The novel, Great Expectations by Charles Dickens, explains the life of an impoverished boy who is changed when he is allowed money and education to become what he wants- a gentleman. Pip 's grand journey to fulfill the expectations set before him leads him to London, where Dickens compares the people that Pip meets. He separates them into separate economic classes, and utilizes this difference to show the extent to which each member will go to conform to the rules of traditional women and men of the time. This is demonstrated through one of the more prominent characters of his book, John Wemmick. Dickens uses Wemmick 's home and work life as an example to show how the role of masculinity varies throughout different socio-economic settings. This illustration gives the reader more of an in-look to, more specifically, expectations of men and women and how they are changed.
Dickens’ Wemmick holds a minor position in the estimable Mr. Jaggers’ office as clerk, to which he receives a reasonable salary and connections. To keep his job, he is expected to be professional, cold and unfeeling, to the clients and people he interacts with. Pip first notices this when they are walking among people on the streets and Wemmick makes "a way among them by saying coolly yet decisively, 'I tell you it 's no use, '" (20.73.3) and finishes by telling the people that Mr. Jaggers will not see them. This portrayal of blind and unbending obedience gives off the signal that he lacks feeling, which would seem very typical of a male. Initially, it shows the reader that Wemmick is very dedicated to his job, and will do whatever he can to make sure it stays that way, so he does what needs to be done. But when he politely admits to Pip that " ...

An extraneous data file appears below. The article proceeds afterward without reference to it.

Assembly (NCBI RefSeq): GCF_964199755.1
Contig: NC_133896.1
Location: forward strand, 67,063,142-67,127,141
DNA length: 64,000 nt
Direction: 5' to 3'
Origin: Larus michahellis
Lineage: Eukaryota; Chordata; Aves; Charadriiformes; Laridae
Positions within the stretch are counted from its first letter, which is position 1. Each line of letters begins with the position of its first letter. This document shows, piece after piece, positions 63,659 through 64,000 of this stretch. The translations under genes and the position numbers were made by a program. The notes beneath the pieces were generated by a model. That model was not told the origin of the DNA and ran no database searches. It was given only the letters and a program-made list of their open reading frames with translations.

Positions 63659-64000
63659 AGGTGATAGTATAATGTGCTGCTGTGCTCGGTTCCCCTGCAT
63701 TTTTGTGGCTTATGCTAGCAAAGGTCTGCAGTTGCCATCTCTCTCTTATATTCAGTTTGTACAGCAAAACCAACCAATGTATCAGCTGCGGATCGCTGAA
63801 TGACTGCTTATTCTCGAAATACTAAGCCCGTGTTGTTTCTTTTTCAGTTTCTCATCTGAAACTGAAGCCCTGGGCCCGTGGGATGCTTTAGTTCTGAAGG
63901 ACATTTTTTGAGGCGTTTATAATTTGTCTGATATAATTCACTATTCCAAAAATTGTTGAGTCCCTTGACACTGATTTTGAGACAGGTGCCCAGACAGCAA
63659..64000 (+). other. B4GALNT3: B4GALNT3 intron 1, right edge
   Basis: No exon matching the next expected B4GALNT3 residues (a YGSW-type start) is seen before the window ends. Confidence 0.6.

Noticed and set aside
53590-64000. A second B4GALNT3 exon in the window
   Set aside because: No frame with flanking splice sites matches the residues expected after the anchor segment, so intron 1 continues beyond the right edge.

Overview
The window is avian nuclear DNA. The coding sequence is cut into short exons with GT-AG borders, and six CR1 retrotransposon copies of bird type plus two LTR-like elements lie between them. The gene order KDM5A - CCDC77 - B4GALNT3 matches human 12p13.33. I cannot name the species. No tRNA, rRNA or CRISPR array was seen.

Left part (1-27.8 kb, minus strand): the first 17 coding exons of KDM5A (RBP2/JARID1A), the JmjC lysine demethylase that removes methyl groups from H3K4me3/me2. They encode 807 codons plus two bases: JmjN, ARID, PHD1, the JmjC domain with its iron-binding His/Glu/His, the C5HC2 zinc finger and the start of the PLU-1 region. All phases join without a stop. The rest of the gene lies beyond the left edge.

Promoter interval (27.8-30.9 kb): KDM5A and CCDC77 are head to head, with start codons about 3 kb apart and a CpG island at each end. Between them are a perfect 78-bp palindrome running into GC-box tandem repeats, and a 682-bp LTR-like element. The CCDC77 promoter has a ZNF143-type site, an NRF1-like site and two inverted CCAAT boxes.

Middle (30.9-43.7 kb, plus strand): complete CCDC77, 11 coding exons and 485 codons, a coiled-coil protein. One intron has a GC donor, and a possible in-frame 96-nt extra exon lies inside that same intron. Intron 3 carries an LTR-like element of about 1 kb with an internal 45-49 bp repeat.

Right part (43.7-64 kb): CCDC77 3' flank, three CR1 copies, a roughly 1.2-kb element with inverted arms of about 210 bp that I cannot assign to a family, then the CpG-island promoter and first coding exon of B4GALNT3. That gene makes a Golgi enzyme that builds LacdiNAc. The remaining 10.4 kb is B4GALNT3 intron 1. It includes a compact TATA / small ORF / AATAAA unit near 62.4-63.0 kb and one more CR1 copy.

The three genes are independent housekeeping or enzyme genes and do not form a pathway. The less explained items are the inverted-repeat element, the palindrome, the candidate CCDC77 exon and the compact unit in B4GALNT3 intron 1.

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...y faked). Because he is more in control in this setting, Wemmick may follow the desires that are not so easily linked with conventional masculinity of the particular London era.
Through Wemmick, Dickens is able to bring to life and personify the precedents set before men in the time of Great Expectations. He manages to incorporate the troubling issue of the social-economic interference of gender identities and the way that so many coped with it. London is a completely different place than where Pip grew up, but every place still has its rules and regulations that maintain a society 's consistency. That consistency usually includes the unspoken but blindly followed gender roles, and specific socio-economic settings. And because Dickens intertwined these two themes together, he demonstrates to the reader clearly the extent to which one and the other affect each other.
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